"We won a great tactical victory at Pearl Harbor and thereby lost the war." (Admiral Hara Tadaichi) All Americans are familiar with the "day that will live in infamy." At 9:30 a.m. on Sunday, December 7, 1941, Pearl Harbor, the advanced base of the United States Navy´s Pacific Fleet, was ablaze. It had been smashed by aircraft launched by the carriers of the Imperial Japanese Navy. All eight battleships had been sunk or badly damaged, 350 aircraft had been knocked out, and over 2,000 Americans lay dead. Indelible images of the USS Arizona exploding and the USS Oklahoma capsizing and floating upside down have been ingrained in the American conscience ever since. In less than an hour and a half the Japanese had almost wiped out America´s entire naval presence in the Pacific. Less than 24 hours earlier, Japanese and American negotiators had been continuing their diplomatic efforts to stave off conflict in the region, but as they did, President Roosevelt and his inner circle had seen intelligence reports strongly suggesting an imminent attack - though they did not know where. The US rightly believed that Japan would take action to prevent the Americans from interfering with their military activities in Southeast Asia, and American military forces in the Philippines were already bracing for a potential attack. However, as the negotiations were ongoing, the powerful Japanese carrier fleet had been surging southwards through the Pacific while maintaining radio silence. Navy Commander-in-Chief Isoroku Yamamoto, whose code of honor demanded that the Japanese only engage enemies after a formal declaration of war, had been given assurances that his nation would be formally at war with the United States prior to the arrival of his planes over Pearl Harbor. As it turned out, those assurances were worth nothing, and Yamamoto had been misled by extremists in his government just as the Americans were misled. In fact, the Japanese... 1. Language: English. Narrator: Tracey Norman. Audio sample: http://samples.audible.de/bk/acx0/096999/bk_acx0_096999_sample.mp3. Digital audiobook in aax.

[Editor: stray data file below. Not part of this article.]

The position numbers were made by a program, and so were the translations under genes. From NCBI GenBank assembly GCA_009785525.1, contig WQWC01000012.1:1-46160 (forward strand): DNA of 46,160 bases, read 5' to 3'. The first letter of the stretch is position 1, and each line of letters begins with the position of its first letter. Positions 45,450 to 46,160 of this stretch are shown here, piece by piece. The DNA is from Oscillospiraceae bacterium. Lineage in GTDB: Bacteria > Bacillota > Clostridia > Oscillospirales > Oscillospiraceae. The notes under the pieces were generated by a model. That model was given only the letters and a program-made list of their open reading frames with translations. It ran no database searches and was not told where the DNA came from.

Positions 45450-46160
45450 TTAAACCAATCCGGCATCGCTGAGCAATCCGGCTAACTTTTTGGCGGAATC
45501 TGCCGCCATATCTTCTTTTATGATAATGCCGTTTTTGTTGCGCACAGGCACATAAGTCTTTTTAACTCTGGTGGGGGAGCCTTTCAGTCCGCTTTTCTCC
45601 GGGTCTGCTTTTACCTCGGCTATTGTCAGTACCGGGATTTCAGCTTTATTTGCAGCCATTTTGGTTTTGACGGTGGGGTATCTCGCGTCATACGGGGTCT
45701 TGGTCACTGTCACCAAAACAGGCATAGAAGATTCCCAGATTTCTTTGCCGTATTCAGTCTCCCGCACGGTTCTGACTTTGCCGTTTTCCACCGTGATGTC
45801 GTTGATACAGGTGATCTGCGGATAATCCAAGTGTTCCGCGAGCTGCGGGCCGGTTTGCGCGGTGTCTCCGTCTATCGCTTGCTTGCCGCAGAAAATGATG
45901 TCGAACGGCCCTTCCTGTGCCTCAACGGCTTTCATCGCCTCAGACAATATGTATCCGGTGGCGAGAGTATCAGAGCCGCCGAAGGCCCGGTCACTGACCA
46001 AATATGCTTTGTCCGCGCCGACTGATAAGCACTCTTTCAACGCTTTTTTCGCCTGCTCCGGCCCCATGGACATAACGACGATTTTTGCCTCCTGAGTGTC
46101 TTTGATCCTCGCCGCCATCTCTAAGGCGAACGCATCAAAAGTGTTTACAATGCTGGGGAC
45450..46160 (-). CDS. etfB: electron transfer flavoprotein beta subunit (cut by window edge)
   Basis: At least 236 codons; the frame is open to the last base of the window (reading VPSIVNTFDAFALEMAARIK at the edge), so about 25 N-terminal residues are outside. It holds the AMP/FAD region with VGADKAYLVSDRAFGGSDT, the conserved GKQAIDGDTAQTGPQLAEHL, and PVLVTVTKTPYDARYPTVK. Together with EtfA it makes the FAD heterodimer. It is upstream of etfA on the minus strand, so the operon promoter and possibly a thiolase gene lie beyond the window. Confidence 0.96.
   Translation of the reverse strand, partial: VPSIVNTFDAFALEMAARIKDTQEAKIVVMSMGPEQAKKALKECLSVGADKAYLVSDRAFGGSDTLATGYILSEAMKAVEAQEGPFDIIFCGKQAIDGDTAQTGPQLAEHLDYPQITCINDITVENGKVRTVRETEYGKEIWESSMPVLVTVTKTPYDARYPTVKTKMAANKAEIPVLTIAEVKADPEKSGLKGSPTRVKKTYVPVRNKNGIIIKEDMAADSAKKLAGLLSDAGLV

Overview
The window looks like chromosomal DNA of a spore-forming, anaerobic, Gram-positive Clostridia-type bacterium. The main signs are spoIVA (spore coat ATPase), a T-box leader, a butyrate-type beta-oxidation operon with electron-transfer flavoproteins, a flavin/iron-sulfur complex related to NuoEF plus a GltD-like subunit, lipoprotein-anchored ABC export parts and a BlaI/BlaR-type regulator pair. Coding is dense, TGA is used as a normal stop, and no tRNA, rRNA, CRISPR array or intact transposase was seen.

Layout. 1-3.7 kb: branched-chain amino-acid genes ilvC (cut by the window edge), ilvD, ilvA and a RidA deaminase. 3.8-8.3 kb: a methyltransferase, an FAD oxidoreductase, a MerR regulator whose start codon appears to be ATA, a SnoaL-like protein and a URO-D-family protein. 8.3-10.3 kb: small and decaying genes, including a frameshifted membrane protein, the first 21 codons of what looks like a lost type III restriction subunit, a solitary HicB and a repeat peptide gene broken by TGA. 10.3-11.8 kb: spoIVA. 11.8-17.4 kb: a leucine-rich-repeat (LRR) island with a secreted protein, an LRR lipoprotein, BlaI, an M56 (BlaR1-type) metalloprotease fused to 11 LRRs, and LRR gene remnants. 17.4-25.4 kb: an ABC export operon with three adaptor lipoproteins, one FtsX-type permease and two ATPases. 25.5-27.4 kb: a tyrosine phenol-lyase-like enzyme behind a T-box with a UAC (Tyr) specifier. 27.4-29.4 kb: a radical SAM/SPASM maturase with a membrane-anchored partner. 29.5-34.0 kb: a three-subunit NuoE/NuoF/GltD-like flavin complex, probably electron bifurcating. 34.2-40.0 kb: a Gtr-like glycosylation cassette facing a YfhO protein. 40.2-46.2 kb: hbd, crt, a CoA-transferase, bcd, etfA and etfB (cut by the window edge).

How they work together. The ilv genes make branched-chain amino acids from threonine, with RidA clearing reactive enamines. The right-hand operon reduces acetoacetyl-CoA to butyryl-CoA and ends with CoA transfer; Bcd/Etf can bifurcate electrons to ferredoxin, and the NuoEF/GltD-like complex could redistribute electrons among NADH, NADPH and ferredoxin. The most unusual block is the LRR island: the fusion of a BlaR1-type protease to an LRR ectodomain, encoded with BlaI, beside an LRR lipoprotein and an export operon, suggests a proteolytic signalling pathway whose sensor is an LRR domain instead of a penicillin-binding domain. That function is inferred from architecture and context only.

(ROCKET) NTSC, Code 0, English, b&w, 15 episodes, originally known ´Haunted Harbour´, cult action-crime series!
This great question of Pearl Harbor - what did we know and when did we know it? - has been argued for years. But no investigator has ever been able to prove that foreknowledge of the attack existed at the highest levels. Until now. After decades of Freedom of Information Act requests, Robert B. Stinnett has gathered the long-hidden evidence that shatters every shibboleth of Pearl Harbor. Not only was the attack expected, it was deliberately provoked through an eight-step program devised by the Navy. Whereas previous investigators have claimed that our government did not crack Japan´s military codes before December 7, 1941, Stinnett offers cable after cable of decryptions. He proves that a Japanese spy on the island transmitted information - including a map of bombing targets - beginning on August 21, and that we knew all about it. The evidence is overwhelming. At the highest-levels - on FDR´s desk - America had ample warning of the pending attack. At those same levels, it was understood that the isolationist American public would not support a declaration of war unless we were attacked first. The result was a plan to anger Japan, to keep the loyal officers responsible for Pearl Harbor in the dark, and thus to drag America into the greatest war of her existence. 1. Language: English. Narrator: Rafael Ferrer. Audio sample: http://samples.audible.de/bk/sans/000050/bk_sans_000050_sample.mp3. Digital audiobook in aax.